Football and Faith

Periodically, I will post some personal observations on YallaGuy and I’m sure many of them will contain discussions about sports.

An old college friend, Marnie Berk,  who is trying to persuade me to check out her new synagouge Tribeca Hebrew (sounds almost like a clothing label), told me that she was spinning her wheels, “I don’t know why I bother,” she said. Your religion is sports.”

Wiser words have not been spoken to me in 2008.  Actually, I’m Jewish and to further cement my interest in New York’s hipster jewish scene, I lost a weight bet to my father and, as a result, I need to  join a synagogue.

But Marnie deserves credit for her perceptive, cogent analysis, I do feel a deep, spiritual connection with sports and have come to realize that watching, listening, talking about, and playing sports is an exceptional use of my time.  It’s a matter of faith.

This fall I was very disappointed when Ry announced he was quitting soccer because he did not feel good enough about his skills to play for the elite Manhattan Kickers.  I understood it, but was sad that he felt he had to be among the best to play.  Then he told me he wanted to play football.

Shame on me I thought.  I have glorified this great game, but I never intended for my son to play it.  I never played, because, well you know, Jews don’t really play a lot of football.  Quick! Name that tight end  who played for the Steelers in the 70’s.   When Ry quickly ascended to first team offense I had to get used to watching him get crushed as the Downtown Giants failed to get a first down for two games and Ry was lucky to escape with no injuries and no fumbles.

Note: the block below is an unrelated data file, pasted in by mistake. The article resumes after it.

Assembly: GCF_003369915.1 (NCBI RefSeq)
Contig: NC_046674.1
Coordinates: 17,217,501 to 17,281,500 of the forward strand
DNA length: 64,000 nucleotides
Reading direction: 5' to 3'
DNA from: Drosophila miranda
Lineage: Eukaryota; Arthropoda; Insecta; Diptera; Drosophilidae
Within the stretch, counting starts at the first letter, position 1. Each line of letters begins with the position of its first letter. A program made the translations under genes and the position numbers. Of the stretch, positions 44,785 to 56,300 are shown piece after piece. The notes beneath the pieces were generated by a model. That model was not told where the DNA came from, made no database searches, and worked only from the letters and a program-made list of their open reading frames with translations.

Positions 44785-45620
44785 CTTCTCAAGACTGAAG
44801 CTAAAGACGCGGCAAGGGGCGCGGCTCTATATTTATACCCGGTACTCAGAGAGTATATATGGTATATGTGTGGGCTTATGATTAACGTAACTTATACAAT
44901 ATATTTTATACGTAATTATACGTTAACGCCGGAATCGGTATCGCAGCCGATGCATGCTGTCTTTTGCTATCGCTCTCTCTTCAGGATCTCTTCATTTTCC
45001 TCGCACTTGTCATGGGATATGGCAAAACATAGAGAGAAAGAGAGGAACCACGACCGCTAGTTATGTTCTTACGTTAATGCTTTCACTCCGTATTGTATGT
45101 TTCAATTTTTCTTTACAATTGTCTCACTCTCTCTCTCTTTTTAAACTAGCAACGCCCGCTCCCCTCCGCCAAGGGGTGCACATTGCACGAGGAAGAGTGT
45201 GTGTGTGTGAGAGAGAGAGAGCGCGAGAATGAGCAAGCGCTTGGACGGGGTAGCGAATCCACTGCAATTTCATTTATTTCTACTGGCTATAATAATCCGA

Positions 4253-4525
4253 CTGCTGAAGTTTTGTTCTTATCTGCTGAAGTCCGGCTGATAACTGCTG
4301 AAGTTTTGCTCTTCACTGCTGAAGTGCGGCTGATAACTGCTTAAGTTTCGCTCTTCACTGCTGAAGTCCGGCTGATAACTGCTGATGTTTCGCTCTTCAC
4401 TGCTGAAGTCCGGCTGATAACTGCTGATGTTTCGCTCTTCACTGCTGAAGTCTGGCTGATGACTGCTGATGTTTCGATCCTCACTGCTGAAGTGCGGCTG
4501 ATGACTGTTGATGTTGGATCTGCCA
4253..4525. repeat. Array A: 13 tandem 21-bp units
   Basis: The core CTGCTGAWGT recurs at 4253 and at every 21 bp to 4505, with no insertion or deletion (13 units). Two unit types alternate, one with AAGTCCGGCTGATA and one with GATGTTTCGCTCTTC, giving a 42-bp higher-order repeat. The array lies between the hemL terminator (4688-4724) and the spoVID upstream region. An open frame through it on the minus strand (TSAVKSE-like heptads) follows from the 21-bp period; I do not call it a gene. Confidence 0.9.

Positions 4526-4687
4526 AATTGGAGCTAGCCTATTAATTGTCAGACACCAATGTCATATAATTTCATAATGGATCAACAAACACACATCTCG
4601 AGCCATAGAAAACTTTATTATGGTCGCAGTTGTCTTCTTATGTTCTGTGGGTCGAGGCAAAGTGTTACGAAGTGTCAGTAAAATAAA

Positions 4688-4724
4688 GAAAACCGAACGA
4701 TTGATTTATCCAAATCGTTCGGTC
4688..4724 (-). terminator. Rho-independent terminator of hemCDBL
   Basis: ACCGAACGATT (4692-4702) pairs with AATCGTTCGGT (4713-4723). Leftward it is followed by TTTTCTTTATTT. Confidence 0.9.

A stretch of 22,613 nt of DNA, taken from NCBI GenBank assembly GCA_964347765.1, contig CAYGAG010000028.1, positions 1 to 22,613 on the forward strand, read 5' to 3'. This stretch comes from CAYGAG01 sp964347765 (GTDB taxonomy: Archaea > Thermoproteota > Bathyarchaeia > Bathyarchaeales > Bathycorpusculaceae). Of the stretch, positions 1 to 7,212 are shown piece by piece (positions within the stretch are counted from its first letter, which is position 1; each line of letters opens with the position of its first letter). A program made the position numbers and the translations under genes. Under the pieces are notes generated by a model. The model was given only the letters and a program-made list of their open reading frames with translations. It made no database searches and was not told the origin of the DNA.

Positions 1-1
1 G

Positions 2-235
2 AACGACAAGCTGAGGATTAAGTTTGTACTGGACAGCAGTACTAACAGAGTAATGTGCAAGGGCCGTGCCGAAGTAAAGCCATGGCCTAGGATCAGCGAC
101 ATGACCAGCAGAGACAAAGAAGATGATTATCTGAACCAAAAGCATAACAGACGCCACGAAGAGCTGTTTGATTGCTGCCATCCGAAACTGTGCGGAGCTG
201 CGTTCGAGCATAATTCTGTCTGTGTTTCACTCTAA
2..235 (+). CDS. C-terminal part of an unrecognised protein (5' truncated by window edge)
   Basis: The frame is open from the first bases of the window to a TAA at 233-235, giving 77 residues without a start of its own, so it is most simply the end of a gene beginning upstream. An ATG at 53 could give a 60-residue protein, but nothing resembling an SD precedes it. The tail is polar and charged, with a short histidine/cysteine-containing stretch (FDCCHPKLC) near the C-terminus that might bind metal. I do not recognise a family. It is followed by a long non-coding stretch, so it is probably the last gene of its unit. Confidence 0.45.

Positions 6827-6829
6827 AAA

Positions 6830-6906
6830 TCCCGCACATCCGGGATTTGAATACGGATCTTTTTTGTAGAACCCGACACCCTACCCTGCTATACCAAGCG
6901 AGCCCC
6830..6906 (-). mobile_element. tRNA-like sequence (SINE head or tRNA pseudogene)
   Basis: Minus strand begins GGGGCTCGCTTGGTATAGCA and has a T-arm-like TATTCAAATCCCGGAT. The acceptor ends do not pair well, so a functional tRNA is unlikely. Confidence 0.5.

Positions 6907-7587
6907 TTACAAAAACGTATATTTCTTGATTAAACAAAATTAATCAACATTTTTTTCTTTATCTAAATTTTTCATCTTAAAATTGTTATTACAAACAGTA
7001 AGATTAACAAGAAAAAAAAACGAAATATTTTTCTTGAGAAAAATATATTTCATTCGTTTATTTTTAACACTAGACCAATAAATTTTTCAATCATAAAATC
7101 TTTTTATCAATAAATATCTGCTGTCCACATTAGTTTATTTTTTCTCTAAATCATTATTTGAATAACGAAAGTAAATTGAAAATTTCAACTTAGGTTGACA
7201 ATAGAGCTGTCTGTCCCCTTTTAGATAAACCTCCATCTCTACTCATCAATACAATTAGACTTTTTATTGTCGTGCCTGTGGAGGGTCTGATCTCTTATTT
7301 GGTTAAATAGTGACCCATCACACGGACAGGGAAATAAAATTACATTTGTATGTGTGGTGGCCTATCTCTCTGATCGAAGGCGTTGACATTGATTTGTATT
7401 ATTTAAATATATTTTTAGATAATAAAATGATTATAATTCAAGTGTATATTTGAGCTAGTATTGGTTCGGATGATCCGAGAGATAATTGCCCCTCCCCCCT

But then things started to come together a bit and while at 2-4, the Downtown Giants won’t be vying for the City championship for a while, they are having a really good time. And Ry is learning those greatest of sports values (team, honor, sportsmanship, hard work) in ways that are so unique to football.  Football is pomp and circumstance.  And I love every cliche because there is a great romance in these traditions.

It was a beautiful fall day and parents from diverse social, racial, and religious backgrounds watched two well-matched teams battle it out for a game that had no particular meaning whatsoever.  No talk of  recession,  terrorism, energy/healthcare/education crisis, or political drama.   There was football — hits, tackles, fumbles, rushes, passes, touchdowns– and there was community.

Now, I have more faith.

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